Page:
- FTCR measures if your systems are working: You go to a fine restaurant. The meal was amazing, but the service was horrible and it took forever for your meal to come out. You don’t return. The systems in the kitchen were malfunctioning. The wait staff was short-handed. It’s exactly the same at a salon/spa. A new client’s hair or spa service may have been wonderful, but if the elements surrounding and supporting it were not … the client may be lost. FTCR is a measurement of how thorough your systems are designed and executed. You cannot achieve impressive first-time client retention rates if your systems are misfiring.
- FTCR is your salon/spa’s Quality Score: If your salon/spa’s FTCR is 40 percent, that means 60 percent of the first-time clients you fight hard to attract are not returning. You can “believe” all you want that your salon/spa delivers on its promise to the customer, but if half or more of all first-time clients do not return … you and your team are talking quality more than delivering it.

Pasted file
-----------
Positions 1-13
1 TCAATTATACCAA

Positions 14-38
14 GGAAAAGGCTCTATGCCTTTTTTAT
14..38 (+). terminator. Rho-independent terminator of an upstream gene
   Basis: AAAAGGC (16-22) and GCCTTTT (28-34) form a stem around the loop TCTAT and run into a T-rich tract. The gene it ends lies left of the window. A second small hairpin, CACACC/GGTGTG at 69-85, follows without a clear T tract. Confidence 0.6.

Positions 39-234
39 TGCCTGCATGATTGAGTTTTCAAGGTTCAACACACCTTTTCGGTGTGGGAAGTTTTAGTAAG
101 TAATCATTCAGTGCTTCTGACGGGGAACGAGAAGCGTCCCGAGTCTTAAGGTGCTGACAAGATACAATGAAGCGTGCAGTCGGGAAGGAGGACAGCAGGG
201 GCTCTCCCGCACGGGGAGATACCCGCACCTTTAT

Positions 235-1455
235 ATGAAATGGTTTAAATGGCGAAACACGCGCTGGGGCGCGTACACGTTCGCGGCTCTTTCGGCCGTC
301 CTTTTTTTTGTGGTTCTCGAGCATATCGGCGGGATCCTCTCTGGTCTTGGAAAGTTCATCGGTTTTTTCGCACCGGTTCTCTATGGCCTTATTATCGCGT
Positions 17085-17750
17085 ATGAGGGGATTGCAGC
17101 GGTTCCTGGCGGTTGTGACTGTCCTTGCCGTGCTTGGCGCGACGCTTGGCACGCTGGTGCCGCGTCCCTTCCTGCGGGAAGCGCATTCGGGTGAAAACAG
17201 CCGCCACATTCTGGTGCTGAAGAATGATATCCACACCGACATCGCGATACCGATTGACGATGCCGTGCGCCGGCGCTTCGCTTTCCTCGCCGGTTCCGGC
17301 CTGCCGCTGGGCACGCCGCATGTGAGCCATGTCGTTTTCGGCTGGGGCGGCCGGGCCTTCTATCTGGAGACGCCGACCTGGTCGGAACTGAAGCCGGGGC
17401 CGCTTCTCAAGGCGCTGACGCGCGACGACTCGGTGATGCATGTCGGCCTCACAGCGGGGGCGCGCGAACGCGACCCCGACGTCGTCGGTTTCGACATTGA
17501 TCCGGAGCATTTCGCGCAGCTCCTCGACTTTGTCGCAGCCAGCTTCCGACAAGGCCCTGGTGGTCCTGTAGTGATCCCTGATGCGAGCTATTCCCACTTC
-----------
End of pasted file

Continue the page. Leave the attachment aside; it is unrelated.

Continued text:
- FTCR tells you truth about your brand: Building on the fact that FTCR is your Quality Score, FTCR also tells you if your brand image is rock solid or cracked and breaking up. FTCR is a powerful indicator of brand strength because it measures your salon/spa’s ability to satisfy and WOW new clients that were attracted via marketing, reputation and word of mouth. Converting a first-time client to an existing/retained client is the ultimate brand acid test.